Israel has recently become attractive for many tourists because of its thriving medical tourism. They visit the country seeking medical treatment there for which they are willing to pay quite large sums of money. However, the local people have been losing out because of that.
The Israeli medical tourism industry is not really taking the 'first come, first served' route. Instead it is going through the 'he who pays more, wins' period. Admittedly, this is hardly unique to Israeli business, yet is becoming more noticeable and is beginning to bother local citizens. 30,000 tourists come to Israel on a yearly basis to make use of the medical treatment, which are either not available or too expensive in their own countries. Most of them come from countries of the former Soviet Union.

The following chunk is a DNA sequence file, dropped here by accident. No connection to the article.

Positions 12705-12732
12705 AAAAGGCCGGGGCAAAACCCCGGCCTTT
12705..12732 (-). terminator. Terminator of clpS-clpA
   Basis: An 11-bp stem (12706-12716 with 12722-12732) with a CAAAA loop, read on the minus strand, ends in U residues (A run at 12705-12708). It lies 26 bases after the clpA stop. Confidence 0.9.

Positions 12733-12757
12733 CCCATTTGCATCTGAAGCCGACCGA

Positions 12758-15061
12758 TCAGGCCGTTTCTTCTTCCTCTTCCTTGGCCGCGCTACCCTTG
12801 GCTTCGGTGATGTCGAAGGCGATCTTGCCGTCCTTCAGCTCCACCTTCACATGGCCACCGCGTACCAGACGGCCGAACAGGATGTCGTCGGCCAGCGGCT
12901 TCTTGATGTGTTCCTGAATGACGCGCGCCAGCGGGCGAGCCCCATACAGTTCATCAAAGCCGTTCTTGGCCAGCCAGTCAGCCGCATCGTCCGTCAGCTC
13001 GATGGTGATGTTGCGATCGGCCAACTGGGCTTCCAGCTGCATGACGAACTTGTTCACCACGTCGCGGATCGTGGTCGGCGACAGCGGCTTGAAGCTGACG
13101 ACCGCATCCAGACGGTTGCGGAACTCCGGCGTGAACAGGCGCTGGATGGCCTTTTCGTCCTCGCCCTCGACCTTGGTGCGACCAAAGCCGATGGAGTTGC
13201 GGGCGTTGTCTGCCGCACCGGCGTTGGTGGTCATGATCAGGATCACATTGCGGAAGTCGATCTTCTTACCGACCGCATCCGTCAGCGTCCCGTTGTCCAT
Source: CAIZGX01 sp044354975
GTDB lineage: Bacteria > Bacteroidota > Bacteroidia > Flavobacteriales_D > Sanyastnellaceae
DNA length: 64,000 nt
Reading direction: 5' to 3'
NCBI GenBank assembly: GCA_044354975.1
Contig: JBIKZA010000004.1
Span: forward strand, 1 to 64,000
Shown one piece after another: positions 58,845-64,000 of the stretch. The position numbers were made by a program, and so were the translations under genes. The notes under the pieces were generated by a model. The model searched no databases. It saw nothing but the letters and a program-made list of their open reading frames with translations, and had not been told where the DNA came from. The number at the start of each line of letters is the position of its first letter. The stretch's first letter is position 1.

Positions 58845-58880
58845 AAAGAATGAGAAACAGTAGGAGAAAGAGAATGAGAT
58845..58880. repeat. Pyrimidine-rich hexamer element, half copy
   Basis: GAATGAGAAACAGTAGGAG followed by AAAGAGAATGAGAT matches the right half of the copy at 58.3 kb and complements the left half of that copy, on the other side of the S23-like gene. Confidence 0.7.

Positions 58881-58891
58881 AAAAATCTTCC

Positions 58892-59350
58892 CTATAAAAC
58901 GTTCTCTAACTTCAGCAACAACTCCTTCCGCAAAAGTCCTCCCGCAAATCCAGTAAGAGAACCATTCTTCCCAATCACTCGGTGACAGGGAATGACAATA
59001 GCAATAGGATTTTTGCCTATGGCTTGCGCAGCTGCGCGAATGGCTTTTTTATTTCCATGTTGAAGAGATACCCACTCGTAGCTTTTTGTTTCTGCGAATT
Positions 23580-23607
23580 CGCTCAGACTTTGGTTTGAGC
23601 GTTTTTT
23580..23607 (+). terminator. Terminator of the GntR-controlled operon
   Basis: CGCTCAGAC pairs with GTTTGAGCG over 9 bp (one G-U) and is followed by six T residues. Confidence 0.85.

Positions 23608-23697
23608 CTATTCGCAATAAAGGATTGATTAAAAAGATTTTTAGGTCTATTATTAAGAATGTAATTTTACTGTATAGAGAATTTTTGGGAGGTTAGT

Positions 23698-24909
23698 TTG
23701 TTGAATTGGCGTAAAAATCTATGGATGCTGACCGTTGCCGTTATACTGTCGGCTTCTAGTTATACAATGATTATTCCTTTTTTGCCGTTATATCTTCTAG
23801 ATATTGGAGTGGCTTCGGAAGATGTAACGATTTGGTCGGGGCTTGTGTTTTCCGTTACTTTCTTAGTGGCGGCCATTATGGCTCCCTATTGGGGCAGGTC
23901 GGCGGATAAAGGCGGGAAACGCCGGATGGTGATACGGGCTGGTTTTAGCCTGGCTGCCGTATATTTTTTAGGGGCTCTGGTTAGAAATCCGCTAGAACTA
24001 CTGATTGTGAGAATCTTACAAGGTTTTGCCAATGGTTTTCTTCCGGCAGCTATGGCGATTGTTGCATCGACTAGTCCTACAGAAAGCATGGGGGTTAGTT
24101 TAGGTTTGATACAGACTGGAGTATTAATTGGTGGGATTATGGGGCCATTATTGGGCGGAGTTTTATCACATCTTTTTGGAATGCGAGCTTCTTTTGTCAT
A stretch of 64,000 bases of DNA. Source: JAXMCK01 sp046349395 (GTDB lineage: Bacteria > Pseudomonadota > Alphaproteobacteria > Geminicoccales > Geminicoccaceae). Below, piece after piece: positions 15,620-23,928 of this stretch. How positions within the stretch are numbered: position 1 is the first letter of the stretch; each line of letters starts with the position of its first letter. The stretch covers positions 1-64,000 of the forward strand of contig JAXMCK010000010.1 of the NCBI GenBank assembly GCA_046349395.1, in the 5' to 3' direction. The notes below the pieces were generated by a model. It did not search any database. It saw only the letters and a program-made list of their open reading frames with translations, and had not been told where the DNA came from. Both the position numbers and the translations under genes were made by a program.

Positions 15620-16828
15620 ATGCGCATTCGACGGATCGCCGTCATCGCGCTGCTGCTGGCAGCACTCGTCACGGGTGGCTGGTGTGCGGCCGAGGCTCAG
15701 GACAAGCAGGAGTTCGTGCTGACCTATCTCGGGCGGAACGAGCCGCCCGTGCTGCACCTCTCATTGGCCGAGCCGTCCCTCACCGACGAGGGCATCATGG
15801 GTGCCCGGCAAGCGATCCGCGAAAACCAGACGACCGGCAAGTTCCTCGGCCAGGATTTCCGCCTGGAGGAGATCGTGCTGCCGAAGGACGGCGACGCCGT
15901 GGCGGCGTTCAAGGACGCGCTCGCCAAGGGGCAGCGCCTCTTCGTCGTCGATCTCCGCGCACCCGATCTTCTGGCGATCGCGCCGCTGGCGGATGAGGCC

It all sounds like great news. The Russians, in particular, are famous for being very generous when it comes to money and are happy to pay over the odds for things and services as long as they are available. However, Israel’s oldest newspaper, Haaretz, has pointed out some problems with the situation and clearly wishes to emphasize that, although revenue is obviously welcome, charity should begin at home.
Due to the high spending, medical tourists are getting privileges, which Israelis can only dream of. Tourists are then able to choose their own doctors, their own rooms and wish basically almost anything and it is granted. They do not even necessarily have to be paying a lot more than the average Israeli taxpayer since there is now simply an attitude that these tourists deserve special treatment.